U.S. BICYCLING HALL OF FAME ANNOUNCES INDUCTEES FOR CLASS OF 2011
Davis, Calif. (October 14, 2011) – Four legends of American cycling will be inducted on November 5 into the U.S. Bicycling Hall of Fame in Davis, Calif.
The four honorees represent a range of cycling disciplines, including Olympians, World and National Champions, and industry pioneers from the 1920s to the present. The inductees are: Marty Nothstein (Modern Road & Track Competitor); Ruthie Matthes (Off-Road Competitor); Bobby Walthour, Jr. (Veteran Road & Track Competitor); and Mike Sinyard (Contributor to the Sport). The USA Cycling Athlete of the Year awards will also be presented.
“The U.S. Bicycling Hall of Fame is proud to honor the class of inductees for 2011,” said Hall of Fame President Anthony Costello. “They represent the quality and diversity of American cycling success over the last century, and their induction into the U.S. Bicycling Hall of Fame will serve as a proud reminder of America’s role in shaping the global sport of cycling.”
In celebration of this year’s 25th Anniversary of the U.S. Bicycling Hall of Fame, a special induction and anniversary ceremony is planned.
The public is encouraged to attend the November 5 induction ceremony in Davis, California, home of the U.S. Bicycling Hall of Fame. Induction Weekend will include an awards ceremony, reception, dinner, cycling history symposium, keynote speaker Bob Stapleton, and the opportunity to meet and greet all of the honorees.
Early-bird pricing of $ 100 per ticket is available exclusively to USA Cycling members through October 31. After October 31, individual tickets will be available for $ 125. Additionally, premium location tables (seating eight) near the stage can be purchased for $ 1,000 while they last. Help support an important piece of American cycling history by purchasing a ticket to attend the historic ceremony.
Individual tickets will go on sale soon at www.usbhof.org.
USA Cycling members will also be welcomed to the invitation-only VIP Reception and Inductee Reunion on Friday, Nov. 4. Held at the Hall of Fame in downtown Davis, the wine and cheese event will welcome past and present inductees, sponsors, and dignitaries of the sport.
For more information, please contact the U.S. Bicycling Hall of Fame Executive Director, Joe Herget at firstname.lastname@example.org.
About the Class of 2011 Inductees:
Mike Sinyard (Contributor to the Sport) is a pioneer in the sport of cycling and an international industry leader. He founded?and still leads?Specialized Bicycle Components. In 1981, he launched the Specialized Stumpjumper, the first mass-produced mountain bike, which delivered an affordably-priced product. He is widely credited with making mountain biking available to the masses and ushering in a new era in cycling. In 1994, The Specialized Stumpjumper became part of the Smithsonian Institution’s National Museum of American History collection. Mike is a founding member of the International Mountain Bicycling Association (IMBA) and the National Interscholastic Cycling Association (NICA). He is a consistent advocate for causes supporting the growth of the sport of cycling, healthier lifestyles, sustainable transportation, and youth programs.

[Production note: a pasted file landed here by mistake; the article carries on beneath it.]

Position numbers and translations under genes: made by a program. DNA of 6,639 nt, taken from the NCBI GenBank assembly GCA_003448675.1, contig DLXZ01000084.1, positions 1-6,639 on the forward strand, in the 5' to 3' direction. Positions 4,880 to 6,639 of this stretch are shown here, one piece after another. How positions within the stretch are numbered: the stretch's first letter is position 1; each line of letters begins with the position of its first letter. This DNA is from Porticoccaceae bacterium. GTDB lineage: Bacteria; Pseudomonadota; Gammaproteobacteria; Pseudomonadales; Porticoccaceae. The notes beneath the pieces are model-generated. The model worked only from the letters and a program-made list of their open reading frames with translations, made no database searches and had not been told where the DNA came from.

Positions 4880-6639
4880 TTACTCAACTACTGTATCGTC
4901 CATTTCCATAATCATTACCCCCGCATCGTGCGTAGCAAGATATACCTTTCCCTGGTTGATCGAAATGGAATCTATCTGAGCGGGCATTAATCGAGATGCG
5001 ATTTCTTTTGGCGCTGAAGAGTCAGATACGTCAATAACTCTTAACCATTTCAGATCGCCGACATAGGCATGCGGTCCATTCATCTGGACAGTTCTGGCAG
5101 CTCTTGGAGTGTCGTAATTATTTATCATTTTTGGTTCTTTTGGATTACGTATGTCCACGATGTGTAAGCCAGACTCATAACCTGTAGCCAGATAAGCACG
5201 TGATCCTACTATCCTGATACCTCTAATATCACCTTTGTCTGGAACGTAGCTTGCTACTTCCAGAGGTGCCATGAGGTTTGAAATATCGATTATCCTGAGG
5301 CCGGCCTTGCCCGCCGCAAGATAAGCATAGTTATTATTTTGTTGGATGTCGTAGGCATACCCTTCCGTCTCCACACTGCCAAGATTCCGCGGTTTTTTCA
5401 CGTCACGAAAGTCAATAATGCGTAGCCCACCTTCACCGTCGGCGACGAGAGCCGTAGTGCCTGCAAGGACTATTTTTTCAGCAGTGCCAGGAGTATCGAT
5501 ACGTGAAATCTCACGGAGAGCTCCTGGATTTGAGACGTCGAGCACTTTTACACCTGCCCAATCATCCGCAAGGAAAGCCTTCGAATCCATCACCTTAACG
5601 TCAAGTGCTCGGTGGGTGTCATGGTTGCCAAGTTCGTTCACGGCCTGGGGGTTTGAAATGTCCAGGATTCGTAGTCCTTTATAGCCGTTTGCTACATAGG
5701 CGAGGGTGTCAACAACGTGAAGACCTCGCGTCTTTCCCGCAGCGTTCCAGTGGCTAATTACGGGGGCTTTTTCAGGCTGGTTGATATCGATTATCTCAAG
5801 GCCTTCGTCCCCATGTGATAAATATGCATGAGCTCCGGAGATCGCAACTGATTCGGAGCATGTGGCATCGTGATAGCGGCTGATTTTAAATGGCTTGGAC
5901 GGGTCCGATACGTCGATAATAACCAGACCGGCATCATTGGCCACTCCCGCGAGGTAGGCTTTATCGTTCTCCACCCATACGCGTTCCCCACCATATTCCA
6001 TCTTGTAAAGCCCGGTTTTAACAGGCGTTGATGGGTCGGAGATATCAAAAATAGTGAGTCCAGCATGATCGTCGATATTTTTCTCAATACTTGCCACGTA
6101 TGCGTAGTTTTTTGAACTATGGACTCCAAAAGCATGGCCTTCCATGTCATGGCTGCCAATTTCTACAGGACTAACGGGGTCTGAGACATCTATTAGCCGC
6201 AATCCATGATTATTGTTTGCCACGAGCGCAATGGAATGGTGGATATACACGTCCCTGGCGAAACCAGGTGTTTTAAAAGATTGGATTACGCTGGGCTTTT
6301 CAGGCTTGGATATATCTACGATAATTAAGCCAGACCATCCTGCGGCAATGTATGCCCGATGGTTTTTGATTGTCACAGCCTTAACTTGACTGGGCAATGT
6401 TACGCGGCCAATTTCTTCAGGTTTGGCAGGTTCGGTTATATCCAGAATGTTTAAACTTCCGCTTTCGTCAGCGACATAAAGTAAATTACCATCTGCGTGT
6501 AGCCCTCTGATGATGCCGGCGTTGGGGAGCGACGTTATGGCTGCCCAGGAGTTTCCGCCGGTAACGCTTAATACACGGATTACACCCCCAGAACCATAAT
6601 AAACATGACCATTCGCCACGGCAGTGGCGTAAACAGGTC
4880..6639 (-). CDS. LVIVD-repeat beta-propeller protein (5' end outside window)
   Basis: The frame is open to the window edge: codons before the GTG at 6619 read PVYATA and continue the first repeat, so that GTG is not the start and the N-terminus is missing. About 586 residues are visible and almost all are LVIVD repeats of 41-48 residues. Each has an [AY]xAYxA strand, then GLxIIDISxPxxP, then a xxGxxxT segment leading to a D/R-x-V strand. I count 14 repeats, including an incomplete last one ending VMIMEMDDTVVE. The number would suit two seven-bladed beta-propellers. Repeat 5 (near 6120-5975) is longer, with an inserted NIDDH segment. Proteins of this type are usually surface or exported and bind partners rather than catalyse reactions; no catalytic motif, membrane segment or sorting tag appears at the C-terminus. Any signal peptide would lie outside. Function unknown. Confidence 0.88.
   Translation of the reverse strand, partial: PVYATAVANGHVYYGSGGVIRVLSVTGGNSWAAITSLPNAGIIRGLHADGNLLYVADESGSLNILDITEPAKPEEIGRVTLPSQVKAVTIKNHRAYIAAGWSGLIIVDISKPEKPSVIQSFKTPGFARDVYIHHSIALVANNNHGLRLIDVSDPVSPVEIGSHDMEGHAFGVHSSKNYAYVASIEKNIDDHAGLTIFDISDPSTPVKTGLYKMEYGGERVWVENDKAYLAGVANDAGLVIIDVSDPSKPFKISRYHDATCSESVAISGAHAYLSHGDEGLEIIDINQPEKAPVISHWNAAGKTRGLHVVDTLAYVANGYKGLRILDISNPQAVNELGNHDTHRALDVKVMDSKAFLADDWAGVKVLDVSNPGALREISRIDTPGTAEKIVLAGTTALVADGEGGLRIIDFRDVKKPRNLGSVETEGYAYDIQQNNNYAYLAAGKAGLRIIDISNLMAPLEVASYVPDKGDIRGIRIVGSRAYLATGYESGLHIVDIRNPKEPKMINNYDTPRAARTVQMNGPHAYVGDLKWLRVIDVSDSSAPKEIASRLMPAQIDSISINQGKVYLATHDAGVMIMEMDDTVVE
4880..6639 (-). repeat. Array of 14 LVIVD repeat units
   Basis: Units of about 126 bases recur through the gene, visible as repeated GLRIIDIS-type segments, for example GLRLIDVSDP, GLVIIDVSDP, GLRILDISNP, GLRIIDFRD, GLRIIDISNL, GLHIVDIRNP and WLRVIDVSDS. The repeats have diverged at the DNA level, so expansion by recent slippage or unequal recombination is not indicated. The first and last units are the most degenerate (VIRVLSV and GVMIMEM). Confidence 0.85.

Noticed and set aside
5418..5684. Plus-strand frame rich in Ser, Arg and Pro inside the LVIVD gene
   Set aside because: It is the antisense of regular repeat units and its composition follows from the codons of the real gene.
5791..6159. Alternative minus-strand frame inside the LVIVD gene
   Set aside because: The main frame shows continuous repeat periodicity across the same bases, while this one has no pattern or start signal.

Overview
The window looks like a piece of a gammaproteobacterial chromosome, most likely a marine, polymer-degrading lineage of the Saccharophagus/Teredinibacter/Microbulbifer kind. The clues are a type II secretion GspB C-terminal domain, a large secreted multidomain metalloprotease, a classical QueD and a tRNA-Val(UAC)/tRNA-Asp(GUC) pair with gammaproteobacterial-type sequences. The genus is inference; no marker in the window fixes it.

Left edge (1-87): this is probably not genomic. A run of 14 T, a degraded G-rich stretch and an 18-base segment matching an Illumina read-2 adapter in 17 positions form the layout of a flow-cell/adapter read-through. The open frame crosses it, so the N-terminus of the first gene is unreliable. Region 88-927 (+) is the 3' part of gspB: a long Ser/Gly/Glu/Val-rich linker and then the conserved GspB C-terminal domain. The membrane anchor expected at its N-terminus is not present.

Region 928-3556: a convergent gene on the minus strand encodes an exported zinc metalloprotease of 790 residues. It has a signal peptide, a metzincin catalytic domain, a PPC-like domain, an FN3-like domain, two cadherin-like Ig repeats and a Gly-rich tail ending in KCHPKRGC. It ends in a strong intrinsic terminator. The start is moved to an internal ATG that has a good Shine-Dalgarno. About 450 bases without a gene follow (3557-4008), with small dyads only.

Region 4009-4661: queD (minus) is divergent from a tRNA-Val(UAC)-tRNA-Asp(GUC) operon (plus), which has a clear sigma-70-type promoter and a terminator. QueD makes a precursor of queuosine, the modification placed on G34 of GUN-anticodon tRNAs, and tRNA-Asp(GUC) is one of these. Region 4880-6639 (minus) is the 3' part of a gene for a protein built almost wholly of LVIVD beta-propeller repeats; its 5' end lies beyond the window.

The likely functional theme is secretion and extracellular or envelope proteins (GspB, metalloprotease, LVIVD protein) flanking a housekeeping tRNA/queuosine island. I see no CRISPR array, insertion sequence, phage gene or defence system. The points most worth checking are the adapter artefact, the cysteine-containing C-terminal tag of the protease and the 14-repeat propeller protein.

Marty Nothstein (Modern Road & Track Competitor) is widely considered the most successful U.S. track cyclist in the sport’s long history. Marty began his legendary career on the banked concrete track in Trexlertown Pennsylvania, popularly known as the Lehigh Valley Velodrome. His resume is full of major road and track cycling accomplishments, including a record 35 U.S. National Titles, 4 Pan American Games Gold Medals, 3 World Championships, a silver medal at the 1996 Atlanta Olympic Games, and Gold Medalist at the 2000 Olympic Games in Sydney Australia. Marty also has more than 50 professional road racing victories. He is a former world record holder and is still a national record holder. Marty won more than 150 races throughout his international career.
Ruthie Matthes (Off-Road Competitor) began her cycling career on the road in 1983 and quickly gained respect as a consistent and well-rounded racer. She won a hat-trick of three National Road Championships in three disciplines?road race, criterium, and team time trial?over a two-year period, plus a silver medal at the World Road Race Championships. In 1990 Ruthie traded her slick tires for knobbies and became a dominant force in mountain bike racing, amassing a list successes that include the 1991 World Mountain Bike Championship, 1992 Grundig Mountain Bike World Cup Championship, 5 World Championship medals, 5 National Cross Country Championships, and she competed as member of the 2000 U.S. Olympic Mountain Bike Team
Bobby Walthour, Jr., (Veteran Road & Track Competitor) is the son and cousin of two other Hall of Famers, adding to his family’s cycling legacy of dominating tracks and thrilling audiences during the phenomenal heyday of six-day racing in America. In 1921, he won U.S. National Match Sprint Championship. Between 1924 and 1937 he won eight major international six-day events, including New York, Chicago, Los Angeles, and Ottawa. Bobby Jr. was co-holder of the world record for several years after he and his partner covered more than 3,000 miles during a single six-day event.